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The Late Movies: California Raisins

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Sure, we were all psyched about the commercials before last weekend's Super Bowl, but will any of them spawn Emmy Award-winning TV specials? The California Raisins, which began as a 1986 commercial on behalf of the California Raisin Advisory Board, did just that in the late 1980s. Here's a look back at their most memorable moments.

"I Heard it Through the Grapevine"

Done in the styling of Mr. Michael Jackson. This version of the song even made it onto Billboard's Hot 100 list, peaking at #84 in 1988.

Meet the Raisins!

On November 4, 1988, the Raisins made their primetime debut in this spoof on standard musical documentaries. The show follows the group's humble beginnings, rise to success, fall from stardom, and eventual comeback.

A Claymation Christmas Celebration

The Raisins appeared in this Emmy Award-winning special singing "Rudolph the Red-Nosed Reindeer."

Show Opener

In 1989, the Raisins got their own animated television show. It only lasted 13 episodes.


In 2002, the Food Network show Unwrapped featured a segment on the California Raisins. Watch this for a look back at how the advertising phenomenon grew to have a worldwide fan base.

Famous Fans

Even Ray Charles wanted a piece of the California Raisins in this memorable commercial.

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Big Questions
What's the Difference Between Vanilla and French Vanilla Ice Cream?
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While you’re browsing the ice cream aisle, you may find yourself wondering, “What’s so French about French vanilla?” The name may sound a little fancier than just plain ol’ “vanilla,” but it has nothing to do with the origin of the vanilla itself. (Vanilla is a tropical plant that grows near the equator.)

The difference comes down to eggs, as The Kitchn explains. You may have already noticed that French vanilla ice cream tends to have a slightly yellow coloring, while plain vanilla ice cream is more white. That’s because the base of French vanilla ice cream has egg yolks added to it.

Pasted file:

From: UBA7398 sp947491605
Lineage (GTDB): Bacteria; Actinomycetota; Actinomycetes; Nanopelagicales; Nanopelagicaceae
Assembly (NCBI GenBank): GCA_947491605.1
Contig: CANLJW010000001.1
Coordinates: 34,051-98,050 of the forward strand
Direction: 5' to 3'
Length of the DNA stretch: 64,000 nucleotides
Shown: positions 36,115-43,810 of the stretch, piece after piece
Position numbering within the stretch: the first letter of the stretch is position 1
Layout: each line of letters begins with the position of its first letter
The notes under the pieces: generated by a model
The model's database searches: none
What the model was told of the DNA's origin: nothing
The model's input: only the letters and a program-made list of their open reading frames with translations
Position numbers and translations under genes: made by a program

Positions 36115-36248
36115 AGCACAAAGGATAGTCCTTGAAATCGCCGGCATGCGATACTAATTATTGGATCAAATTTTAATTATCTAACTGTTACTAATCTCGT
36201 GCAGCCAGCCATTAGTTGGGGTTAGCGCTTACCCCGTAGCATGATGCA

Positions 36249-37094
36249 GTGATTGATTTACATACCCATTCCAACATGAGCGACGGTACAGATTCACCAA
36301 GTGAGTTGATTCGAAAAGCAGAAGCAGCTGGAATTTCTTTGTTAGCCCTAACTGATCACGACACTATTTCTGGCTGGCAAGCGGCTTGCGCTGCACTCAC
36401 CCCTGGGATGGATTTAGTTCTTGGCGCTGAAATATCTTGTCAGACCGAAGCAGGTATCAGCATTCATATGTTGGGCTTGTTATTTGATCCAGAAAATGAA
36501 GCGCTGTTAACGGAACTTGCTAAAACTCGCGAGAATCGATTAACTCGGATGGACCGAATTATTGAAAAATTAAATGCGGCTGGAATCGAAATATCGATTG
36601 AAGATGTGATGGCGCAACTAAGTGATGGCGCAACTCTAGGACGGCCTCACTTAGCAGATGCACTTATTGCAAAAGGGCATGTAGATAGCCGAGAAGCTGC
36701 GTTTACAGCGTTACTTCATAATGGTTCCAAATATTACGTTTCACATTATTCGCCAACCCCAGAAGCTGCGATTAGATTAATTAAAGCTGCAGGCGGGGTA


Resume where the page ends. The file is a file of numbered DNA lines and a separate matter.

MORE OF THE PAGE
The eggs give French vanilla ice cream both a smoother consistency and that subtle yellow color. The taste is a little richer and a little more complex than a regular vanilla, which is made with just milk and cream and is sometimes called “Philadelphia-style vanilla” ice cream.

In an interview with NPR’s All Things Considered in 2010—when Baskin-Robbins decided to eliminate French Vanilla from its ice cream lineup—ice cream industry consultant Bruce Tharp noted that French vanilla ice cream may date back to at least colonial times, when Thomas Jefferson and George Washington both used ice cream recipes that included egg yolks.

Jefferson likely acquired his taste for ice cream during the time he spent in France, and served it to his White House guests several times. His family’s ice cream recipe—which calls for six egg yolks per quart of cream—seems to have originated with his French butler.

But everyone already knew to trust the French with their dairy products, right?

Have you got a Big Question you'd like us to answer? If so, let us know by emailing us at

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Belly Flop Physics 101: The Science Behind the Sting
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Belly flops are the least-dignified—yet most painful—way of making a serious splash at the pool. Rarely do they result in serious physical injury, but if you’re wondering why an elegant swan dive feels better for your body than falling stomach-first into the water, you can learn the laws of physics that turn your soft torso a tender pink by watching the SciShow’s video below.


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